Deep Dive: Memory Management in Blueprints II
Updated: Oct 18, 2020
If you didn't read the previous entry, you could do that before we get started.
So I had so many more questions after understanding how Blueprints and references impacted memory. I'll go into a bit more detail on where the initial questions came from and how that impacts the questions I'll ask now.
Lessons learned from Part I: I learned a lot about how references impact memory and how that translates into best practices for Blueprints and references.
Issues with Part I: I was loading the game in a pretty populated map. There were a lot of actors to load in the first place, so I wanted to test some questions I had by opening up a mostly-empty room.
Tests to be conducted:
Whether references load upstream
The memory impact differences between casting to a non-present actor and comparing to a non-present actor.
Check differences between casting to present actor and casting to non-present actor. This requires not-casting to a present actor and comparing that output data with a cast to the present actor.
Check differences between casting to a present actor and comparing to a present actor.
The most difficult part is going to be keeping track of the reports. Let's build our test conditions first.
PREPARING THE STAGE
We're going to use a mostly-empty level to start off with. This'll make it easier to pour through the data. I'm going to remove the skybox, but not the light itself.
I also took a look at the reference viewer and...
This is a problem. The Interface is how I'm going to be defending against unnecessary references, yet it's referencing our player (which is fine) and a timer (which is not fine). It should be completely agnostic. Loading up the player means loading this interface, which in turn means loading a timer we don't need. So I'm going to check all my interfaces and fix that up. It's probably going to really mess with other BPs, but that's fine for now.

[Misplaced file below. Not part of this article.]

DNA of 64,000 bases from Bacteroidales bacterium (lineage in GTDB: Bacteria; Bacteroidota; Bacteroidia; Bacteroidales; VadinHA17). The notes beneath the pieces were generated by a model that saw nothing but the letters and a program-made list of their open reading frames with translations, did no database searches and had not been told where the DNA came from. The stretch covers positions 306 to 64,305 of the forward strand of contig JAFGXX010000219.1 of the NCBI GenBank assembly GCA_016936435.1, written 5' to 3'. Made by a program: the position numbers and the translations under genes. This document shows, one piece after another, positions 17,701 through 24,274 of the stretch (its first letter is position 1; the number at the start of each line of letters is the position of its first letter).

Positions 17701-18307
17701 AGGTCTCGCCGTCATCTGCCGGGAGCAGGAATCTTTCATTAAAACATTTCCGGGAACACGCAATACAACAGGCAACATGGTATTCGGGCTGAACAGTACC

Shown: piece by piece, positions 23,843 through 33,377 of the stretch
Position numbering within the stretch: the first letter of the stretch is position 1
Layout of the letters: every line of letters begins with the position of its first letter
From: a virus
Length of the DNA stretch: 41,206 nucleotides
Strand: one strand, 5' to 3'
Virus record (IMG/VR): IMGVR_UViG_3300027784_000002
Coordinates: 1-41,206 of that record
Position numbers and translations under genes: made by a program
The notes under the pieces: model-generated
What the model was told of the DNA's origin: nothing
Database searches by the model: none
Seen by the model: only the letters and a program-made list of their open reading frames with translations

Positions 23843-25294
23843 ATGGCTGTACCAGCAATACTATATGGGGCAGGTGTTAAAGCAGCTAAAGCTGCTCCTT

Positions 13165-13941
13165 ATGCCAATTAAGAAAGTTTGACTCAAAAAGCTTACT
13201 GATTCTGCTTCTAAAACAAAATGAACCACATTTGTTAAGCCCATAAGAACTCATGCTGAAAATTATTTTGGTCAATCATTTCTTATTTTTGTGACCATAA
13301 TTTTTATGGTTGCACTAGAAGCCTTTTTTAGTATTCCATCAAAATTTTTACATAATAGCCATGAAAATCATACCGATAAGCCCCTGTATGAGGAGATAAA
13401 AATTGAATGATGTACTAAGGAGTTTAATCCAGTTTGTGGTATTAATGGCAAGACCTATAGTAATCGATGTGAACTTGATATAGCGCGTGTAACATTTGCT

Now that I've looked through my reference viewer, I know what references I'm expecting to see and what I should see in memory. I'll run two reports on the same level just to see if we're getting any deviation, and if so, by how much.
So our peaks are close here, but we're getting nearly 100MB differences on the process. That could be a garbage collection at work. Let's make this as close to exact as possible. I'll have our pawn run a timed delay, then execute the reporting command. We should get a clearer picture of the exact state of memory at the same Time Since Boot.
These numbers make far more sense. Our margin of error is down to a few megabytes each. This is how we'll measure everything going forward. We're ready to start testing.
Do references load upstream?
Thanks to the initial control tests, I can already say no. Our blueprint interfaces are referenced by our pawn (which is in the level) and by some interactables (not in the level). None of the interactables were loaded into the memory, so upstream references don't load.
I figured this would be true, but it's good to have it confirmed.
What's the memory difference between casting to a non-present actor and comparing to a non-present actor?